South Africa

In the dock

Zuma tries another dodge as his advocate questions high court ‘philosophy’ in leave to appeal ruling

Zuma tries another dodge as his advocate questions high court ‘philosophy’ in leave to appeal ruling
Advocate Muzi Sikhakhane, instructing attorney Daniel Mantsha and Thales senior counsel, advocate Anton Katz, at the Pietermaritzburg High Court on Friday. Photo supplied.

Former president Jacob Zuma’s senior counsel on Friday said his client should be granted leave to appeal the denial of his permanent stay of prosecution application for graft charges because another court may take a different ‘philosophical’ approach to the High Court.

Advocate Muzi Sikhakhane told judges Jerome Mnguni, Esther Steyn and Thoba Poyo-Dlwati they had made “errors in law” when refusing to grant an application for a permanent stay of prosecution to his client Jacob Zuma. The judges had heard the original case in October in the same place, the Pietermaritzburg High Court.

Zuma was not in attendance as his counsel addressed the full bench of judges – who were told by Sikhakhane they had afforded too much weight to considering the seriousness of the charges faced by the former president.

Not balancing the seriousness – which Sikhakhane did not dispute – with the “common cause” political interference in the case was a serious violation of Zuma’s constitutional rights, he said.

The appeal court may well hold a different judicial philosophy to that one. They may not excuse actions that violate the Constitution in their weighing of the evidence,” said Sikhakhane.

The integrity of the prosecution had been prejudiced, he said, and later invited the judges to employ “intellectual rigour and honesty” in considering granting Zuma’s leave to appeal to the Supreme Court of Appeal.

Intellectually, if you look at the jurisprudence that [guided the decision to refuse the permanent stay], another court could find differently…

When you have to weigh any nature of any offence, will it always be the case that courts will see constitutional violations the way you did? It is really possible that a higher court may be more offended by a constitutional violation and may give it more weight,” said Sikhakhane.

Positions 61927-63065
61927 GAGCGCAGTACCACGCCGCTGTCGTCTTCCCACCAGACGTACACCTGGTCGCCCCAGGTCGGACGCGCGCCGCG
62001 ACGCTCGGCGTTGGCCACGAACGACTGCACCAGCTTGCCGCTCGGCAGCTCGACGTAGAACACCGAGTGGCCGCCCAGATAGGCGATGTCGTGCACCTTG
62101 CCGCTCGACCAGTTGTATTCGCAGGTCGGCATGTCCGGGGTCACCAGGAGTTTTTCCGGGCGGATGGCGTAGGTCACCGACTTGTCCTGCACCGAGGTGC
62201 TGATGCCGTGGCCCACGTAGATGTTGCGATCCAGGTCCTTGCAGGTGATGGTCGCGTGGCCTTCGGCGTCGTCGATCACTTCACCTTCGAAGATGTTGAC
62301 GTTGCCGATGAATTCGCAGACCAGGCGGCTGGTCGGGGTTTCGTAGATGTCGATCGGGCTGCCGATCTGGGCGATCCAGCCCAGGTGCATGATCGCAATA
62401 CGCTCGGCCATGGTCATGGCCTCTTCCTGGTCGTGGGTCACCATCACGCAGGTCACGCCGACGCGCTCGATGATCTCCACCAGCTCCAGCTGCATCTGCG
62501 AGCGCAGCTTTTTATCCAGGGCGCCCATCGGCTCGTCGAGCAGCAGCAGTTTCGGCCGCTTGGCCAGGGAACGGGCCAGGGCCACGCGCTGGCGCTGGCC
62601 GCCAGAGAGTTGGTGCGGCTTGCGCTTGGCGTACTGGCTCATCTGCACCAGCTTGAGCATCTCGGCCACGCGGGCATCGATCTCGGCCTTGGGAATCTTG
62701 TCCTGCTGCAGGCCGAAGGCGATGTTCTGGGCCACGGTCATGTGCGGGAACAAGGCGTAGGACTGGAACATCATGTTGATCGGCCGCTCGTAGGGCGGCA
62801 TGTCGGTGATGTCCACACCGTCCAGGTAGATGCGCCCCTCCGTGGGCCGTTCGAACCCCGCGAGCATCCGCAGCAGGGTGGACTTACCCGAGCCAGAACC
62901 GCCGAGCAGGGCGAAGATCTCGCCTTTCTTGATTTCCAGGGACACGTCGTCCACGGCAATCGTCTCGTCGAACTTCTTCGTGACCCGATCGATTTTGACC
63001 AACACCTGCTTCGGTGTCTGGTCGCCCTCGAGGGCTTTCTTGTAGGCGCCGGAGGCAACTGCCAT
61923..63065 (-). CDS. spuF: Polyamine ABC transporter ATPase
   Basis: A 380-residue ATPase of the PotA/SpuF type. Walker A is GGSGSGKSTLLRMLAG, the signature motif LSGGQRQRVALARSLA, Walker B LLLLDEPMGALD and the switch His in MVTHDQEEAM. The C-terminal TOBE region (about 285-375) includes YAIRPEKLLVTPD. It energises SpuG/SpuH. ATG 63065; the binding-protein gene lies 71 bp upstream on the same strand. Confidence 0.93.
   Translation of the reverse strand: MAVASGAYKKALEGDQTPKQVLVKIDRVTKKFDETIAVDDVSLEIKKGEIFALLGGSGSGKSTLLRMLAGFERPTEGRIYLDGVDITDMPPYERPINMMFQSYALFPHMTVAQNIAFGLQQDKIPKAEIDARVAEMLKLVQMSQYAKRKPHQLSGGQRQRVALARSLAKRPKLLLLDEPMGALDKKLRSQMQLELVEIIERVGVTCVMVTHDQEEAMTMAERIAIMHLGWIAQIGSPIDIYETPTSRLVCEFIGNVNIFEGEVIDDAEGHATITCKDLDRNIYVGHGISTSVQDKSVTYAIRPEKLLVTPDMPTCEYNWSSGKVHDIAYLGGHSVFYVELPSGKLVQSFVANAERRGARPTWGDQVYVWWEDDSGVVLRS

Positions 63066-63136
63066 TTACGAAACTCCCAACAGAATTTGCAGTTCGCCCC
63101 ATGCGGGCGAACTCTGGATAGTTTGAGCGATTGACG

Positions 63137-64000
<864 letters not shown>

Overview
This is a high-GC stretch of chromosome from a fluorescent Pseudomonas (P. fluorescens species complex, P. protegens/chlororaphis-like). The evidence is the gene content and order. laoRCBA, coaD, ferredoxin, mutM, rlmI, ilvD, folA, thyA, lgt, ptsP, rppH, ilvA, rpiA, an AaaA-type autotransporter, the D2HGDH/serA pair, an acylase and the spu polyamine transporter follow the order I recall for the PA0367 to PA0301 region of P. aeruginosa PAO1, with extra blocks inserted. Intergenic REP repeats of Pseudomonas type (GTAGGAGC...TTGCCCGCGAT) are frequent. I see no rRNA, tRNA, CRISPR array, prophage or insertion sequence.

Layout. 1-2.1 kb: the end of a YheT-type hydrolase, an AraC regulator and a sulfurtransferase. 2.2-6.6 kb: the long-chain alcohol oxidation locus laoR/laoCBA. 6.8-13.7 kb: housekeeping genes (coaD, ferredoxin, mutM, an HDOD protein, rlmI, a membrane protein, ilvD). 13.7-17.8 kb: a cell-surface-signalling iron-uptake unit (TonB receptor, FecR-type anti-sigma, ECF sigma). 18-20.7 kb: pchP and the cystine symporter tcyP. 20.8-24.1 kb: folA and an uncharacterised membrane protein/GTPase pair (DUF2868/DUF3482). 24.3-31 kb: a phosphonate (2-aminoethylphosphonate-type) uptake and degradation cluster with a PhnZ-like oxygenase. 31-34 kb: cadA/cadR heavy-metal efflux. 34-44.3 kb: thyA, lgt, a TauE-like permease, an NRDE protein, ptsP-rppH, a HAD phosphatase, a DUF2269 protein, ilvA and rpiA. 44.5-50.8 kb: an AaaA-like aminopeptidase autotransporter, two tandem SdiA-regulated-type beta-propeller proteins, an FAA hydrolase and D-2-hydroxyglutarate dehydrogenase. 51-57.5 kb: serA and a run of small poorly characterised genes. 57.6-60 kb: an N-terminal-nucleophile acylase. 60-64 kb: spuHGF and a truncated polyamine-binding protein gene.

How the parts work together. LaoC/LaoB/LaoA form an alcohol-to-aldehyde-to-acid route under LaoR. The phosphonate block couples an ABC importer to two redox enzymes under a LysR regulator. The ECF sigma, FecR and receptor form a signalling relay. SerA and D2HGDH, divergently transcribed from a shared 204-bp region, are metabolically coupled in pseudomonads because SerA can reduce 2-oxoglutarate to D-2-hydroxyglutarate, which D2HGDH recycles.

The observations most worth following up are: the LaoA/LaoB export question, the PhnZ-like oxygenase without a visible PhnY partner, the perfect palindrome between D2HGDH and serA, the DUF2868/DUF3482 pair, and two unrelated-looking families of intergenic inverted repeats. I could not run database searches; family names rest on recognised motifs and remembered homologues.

Zuma and co-accused, French arms manufacturer Thales, filed their papers earlier this month to challenge the denial of their permanent stay applications.

The case, which has been in and out of courts for well over a decade, relates to the country’s R60-billion arms deal, concluded in 1999.

The state contends that Thales bribed Zuma via his former financial advisor, Schabir Shaik, in order to protect the multi-national corporation from a probe after it secured a R2.6-billion contract to supply combat systems to the South African Navy.

According to the state, Thales paid Zuma, who was deputy president at the time, R500,000 a year for political protection. Shaik was found guilty of two counts of corruption and one of fraud in 2005 and sentenced to 15 years in prison. He was released on medical parole in 2009.

Zuma not being charged with Shaik in 2003 is also a bone of contention for his legal team, with Sikhakhane repeatedly arguing this to be another violation of Zuma’s rights to a fair trial.

The repeated delays in affording Zuma a swift trial – the sole responsibility of the National Prosecuting Authority – had violated his client’s rights, said Sikhakhane.

He said Shaik’s conviction was viewed with glee by state prosecutors, who saw it as an opportunity to pursue the former president.

Sikhakhane again brought up the 2009 decision by former acting national director of public prosecutions Mokotedi Mpshe to discontinue the prosecution of Zuma based on the so-called “spy tapes”.

That decision was eventually overturned by the Supreme Court of Appeal (SCA), and was addressed by judges Mnguni, Steyn and Poyo-Dlwati in their October denial.

The SCA has ruled on this, our hands are tied,” Steyn told Sikhakhane on Friday.

Thales has submitted a conditional application with the High Court for leave to appeal to the SCA, the condition being the refusal of the Constitutional Court (ConCourt) to hear its case.

In his answering affidavit opposing Zuma’s leave to appeal, senior prosecutor Billy Downer said no compelling reasons had been made to suggest another court would rule otherwise.

Downer further said the state wrote to Zuma on 4 November “inviting him” to join Thales’s ConCourt application for a direct appeal. Zuma did not respond to the letter, nor had he approached the ConCourt, according to the affidavit.

The invitation to approach the ConCourt, according to Downer, was made because Zuma’s advocate, Thabani Masuku, had stated that the president would approach the apex court should he be denied leave to appeal with the SCA, or should he be granted leave to appeal and the SCA dismissed his appeal. It was also in the interests of justice, said Downer, that the permanent stay matter be finalised.

Should Zuma not directly appeal to the ConCourt, said Downer, it would be “further evidence” of the former president’s delaying tactics, and the state would argue so on Friday.

Consequently, the state will argue that should the High Court find that his intended appeal lacks reasonable prospects of success, the court should further find … [that] there is no other compelling reason why the appeal should be heard – on the contrary, Mr Zuma’s continuation of his Stalingrad defence tactics is a compelling reason why the appeal should not be heard,” said Downer in his affidavit.

Advocate Andrew Breitenbach started the state’s opposing arguments just before 1pm. DM


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